Queen Rania of Jordan can speak about the misery of the Palestinians, and the lies of Israel. And then when she goes to her tap in her palace and she washes her face – she’s doing it with Israeli water that we are providing her. And she knows that her national security, in Jordan, is being kept in check only because the US is there and Israel is there. Otherwise, they would be completely run by extremists. Of course, she will say otherwise, because this is what the streets demand. The same in Egypt. You can see this too with the Saudis, who are very clear that once this is over, they want to go on with the normalisation process.

HL: Why hasn’t Hezbollah moved? Do you fear a second front?

ES: The question is, why didn’t they join the same day? Maybe now they think they should have – that this was such a missed opportunity. Because now Israel is ready. Hamas stole the show from them.

But Hezbollah is very different from Hamas: it is under the control of Iran. It has degrees of freedom, but not much. And unlike Hamas, it is much more committed to its population, to the Shias in south Lebanon. It is not willing to sacrifice them so easily. They know they will pay a huge cost. They are the defenders of Lebanon, and Israel would inflict a lot of damage on Lebanon. Iran also invests almost a billion dollars every year in Hezbollah knowing this is a tool they are going to use on “judgement day”. Judgement day being the day Israel or the US do something against their nuclear facilities. So, if they’re using it now they’re losing it.

I think if Hezbollah join, the US will still expect Israel to do the fighting [rather than the US itself]. It is Iran they were warning when Biden said “don’t” [take advantage of the situation]. But Israel is part of Centcom [US Central Command], so there is already integration of their defence systems, and the US has already helped with missile defence since 7 October in the case of the Houthis.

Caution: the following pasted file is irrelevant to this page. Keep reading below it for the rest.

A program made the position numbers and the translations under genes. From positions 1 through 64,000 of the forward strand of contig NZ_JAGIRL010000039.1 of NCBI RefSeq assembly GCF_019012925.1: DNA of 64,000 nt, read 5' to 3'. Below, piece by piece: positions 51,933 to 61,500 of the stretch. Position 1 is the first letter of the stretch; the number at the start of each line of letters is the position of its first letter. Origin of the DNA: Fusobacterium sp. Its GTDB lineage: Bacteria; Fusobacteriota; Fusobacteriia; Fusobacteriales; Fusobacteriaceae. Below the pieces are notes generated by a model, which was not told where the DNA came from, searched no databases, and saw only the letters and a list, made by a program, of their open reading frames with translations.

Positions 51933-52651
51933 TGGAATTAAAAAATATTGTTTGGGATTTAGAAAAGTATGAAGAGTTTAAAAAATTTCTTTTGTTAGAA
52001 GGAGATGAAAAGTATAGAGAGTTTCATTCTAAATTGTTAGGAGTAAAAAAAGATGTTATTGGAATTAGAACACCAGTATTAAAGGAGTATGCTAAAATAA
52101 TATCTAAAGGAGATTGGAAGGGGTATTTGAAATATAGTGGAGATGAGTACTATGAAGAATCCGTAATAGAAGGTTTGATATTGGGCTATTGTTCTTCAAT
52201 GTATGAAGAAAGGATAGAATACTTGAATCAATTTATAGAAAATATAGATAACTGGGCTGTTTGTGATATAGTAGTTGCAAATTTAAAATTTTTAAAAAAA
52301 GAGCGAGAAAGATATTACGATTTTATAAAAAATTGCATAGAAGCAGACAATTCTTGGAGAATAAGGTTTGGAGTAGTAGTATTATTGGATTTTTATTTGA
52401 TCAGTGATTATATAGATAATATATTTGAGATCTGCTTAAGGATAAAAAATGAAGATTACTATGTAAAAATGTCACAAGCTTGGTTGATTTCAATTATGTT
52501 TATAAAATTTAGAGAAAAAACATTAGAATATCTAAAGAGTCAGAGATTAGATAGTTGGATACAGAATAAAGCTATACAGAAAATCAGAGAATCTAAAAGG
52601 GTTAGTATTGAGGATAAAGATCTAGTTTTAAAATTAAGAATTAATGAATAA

HL: Centcom which has forward headquarters in Qatar, which also hosts Hamas’s political leader in Doha.

ES: Yeah, it’s completely ridiculous. Israel joined Centcom after the Abraham Accords. It didn’t get a lot of attention other than in professional circles but it was a big deal. It has hugely benefited Israel. But if Hezbollah joined the conflict, I think Iran would join. And the US is there to prevent Iran joining.

HL: But Iran doesn’t want to go to war with the US, and Hezbollah is under Iran’s control, so this second front shouldn’t open?

ES: No, but we can’t rule out escalation. There is ongoing fighting in the north. And Hezbollah is trying to maintain it under the threshold of full-scale attack. But imagine if a rocket falls and kills 25 Israelis? We are at war. You do not have full control over the flame.

HL: What comparisons do you see, if any, with 1982? Some people are making comparisons. Israel went in, got to Beirut, but didn’t have an exit strategy. The security situation collapsed, and Hezbollah got a foothold.